Pesticide Usage in the West Bank

Posted in 1995 Papers

This study, as the initial part of a broader project, aimed to collect background data about pesticide use in the West Bank.
In line with international norms, results have shown that pesticide usage is greater in areas of intensive and high value crop cultivation. More pesticides are used for crops grown under plastic than for those grown in open irrigation systems.
The survey reveals widespread problems in both usage and disposal of pesticides. Fourteen of the pesticides used in the West Bank are either suspended, cancelled or banned by the World Health Organization. Most of the labels continue to be in Hebrew, a language that most of the farmers don't read. There is little, if any, extension help available to farmers. Storage and disposal of pesticides seem to be less than adequate, as is understanding of the dangers of pesticide use. Most of the farmers interviewed expressed the belief that they were developing immunity to pesticide toxicity through usage.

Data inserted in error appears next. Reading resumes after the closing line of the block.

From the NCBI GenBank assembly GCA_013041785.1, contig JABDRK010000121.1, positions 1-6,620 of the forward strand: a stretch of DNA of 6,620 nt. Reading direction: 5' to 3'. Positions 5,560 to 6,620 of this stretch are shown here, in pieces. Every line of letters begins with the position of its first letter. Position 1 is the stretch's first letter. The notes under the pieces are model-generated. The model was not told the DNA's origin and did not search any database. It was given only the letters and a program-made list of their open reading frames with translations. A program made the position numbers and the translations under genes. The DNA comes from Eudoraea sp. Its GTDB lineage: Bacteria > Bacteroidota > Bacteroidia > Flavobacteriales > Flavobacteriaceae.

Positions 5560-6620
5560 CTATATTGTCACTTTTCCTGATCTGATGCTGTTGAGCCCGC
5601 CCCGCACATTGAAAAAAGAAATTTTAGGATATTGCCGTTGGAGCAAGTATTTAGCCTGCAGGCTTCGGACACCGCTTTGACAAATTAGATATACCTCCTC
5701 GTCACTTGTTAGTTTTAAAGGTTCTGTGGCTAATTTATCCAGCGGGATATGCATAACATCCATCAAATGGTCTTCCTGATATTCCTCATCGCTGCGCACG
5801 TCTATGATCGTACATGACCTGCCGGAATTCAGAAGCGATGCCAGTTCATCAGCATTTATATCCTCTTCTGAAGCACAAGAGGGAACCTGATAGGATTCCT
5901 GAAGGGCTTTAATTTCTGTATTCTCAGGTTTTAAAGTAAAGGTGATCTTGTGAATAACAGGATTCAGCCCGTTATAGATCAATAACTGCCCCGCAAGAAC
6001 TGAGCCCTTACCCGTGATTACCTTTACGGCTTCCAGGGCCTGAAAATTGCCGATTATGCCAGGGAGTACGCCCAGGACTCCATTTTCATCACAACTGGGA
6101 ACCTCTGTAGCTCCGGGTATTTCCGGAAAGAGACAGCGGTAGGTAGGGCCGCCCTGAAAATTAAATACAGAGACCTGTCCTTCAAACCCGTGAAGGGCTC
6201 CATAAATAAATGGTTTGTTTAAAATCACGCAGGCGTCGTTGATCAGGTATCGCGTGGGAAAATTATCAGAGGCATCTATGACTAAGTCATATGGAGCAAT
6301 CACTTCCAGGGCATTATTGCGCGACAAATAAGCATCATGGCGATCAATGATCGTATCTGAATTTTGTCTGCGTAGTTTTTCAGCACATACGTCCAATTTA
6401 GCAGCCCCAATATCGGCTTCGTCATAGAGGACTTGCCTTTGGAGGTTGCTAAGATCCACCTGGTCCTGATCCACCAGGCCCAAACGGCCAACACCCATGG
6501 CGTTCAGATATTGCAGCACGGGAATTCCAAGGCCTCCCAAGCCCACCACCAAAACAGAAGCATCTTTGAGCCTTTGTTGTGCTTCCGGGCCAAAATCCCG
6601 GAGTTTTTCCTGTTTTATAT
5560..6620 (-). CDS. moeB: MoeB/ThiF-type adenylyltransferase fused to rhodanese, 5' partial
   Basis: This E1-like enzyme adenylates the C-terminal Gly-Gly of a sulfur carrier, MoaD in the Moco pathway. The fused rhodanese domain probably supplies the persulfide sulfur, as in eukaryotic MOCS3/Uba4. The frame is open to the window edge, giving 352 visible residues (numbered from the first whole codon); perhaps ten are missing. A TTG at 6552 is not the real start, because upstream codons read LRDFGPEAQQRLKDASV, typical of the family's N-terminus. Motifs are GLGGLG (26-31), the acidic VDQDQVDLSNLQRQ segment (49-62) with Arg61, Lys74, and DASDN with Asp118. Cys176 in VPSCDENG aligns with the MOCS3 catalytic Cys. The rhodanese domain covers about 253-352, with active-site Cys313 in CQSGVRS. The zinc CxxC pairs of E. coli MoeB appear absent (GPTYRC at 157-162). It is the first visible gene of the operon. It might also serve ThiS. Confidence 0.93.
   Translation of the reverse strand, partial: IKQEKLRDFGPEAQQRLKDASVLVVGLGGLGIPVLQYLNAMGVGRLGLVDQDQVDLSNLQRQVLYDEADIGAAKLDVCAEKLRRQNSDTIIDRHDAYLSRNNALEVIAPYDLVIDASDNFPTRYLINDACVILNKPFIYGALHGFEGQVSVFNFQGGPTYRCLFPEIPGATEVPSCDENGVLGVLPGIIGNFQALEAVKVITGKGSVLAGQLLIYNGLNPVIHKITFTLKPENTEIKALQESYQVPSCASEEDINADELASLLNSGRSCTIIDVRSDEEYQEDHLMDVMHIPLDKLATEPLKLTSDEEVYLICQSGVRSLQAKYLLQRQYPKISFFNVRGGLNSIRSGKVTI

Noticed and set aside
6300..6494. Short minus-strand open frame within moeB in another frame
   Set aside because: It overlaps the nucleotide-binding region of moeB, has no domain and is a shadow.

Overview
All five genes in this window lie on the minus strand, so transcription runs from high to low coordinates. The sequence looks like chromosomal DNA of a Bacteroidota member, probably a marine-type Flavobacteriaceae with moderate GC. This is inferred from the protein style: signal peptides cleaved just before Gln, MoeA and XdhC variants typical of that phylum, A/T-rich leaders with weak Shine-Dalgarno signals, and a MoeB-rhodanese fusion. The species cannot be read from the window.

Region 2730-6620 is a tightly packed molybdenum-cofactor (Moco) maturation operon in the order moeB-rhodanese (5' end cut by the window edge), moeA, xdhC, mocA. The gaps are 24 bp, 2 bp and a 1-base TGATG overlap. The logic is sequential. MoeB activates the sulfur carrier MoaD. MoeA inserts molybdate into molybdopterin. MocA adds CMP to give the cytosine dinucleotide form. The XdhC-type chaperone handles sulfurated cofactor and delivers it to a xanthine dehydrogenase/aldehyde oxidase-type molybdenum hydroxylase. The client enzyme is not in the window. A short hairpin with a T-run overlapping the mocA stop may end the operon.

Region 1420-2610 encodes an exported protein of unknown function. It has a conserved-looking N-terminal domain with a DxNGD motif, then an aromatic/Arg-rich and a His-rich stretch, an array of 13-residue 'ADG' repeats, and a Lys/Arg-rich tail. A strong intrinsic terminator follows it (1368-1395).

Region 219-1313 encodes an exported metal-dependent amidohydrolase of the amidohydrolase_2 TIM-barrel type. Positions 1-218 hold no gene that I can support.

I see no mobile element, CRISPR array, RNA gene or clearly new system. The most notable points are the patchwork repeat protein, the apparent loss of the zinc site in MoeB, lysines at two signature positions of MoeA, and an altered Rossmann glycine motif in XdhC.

Encouraging signs are that the farmers interviewed were very interested in learning more about pest control. A relatively high number of farmers in Palestine said that they read and followed advice given in agricultural publications. This suggests that training, using documentation in combination with onsite demonstrations, will be possible. Furthermore, 55% of farmers interviewed recognized that there are beneficial organisms in the soil, though only just over half of this number recognized that pesticides were harmful to these organisms. This understanding of the importance of maintaining ecological balance represents a significant basis for IPM training.
Clearly, improving farmers' understanding of the ecological system with which they are working is vital. This includes improved understandings of the importance of soil organisms and of pestpredator relationships; and understanding of the concept of economic threshold. Farmers, residents in areas near to farms and consumers all need to be more aware of toxicity levels. Education is the key to coming to terms with the problems of pesticide usage in the West Bank.

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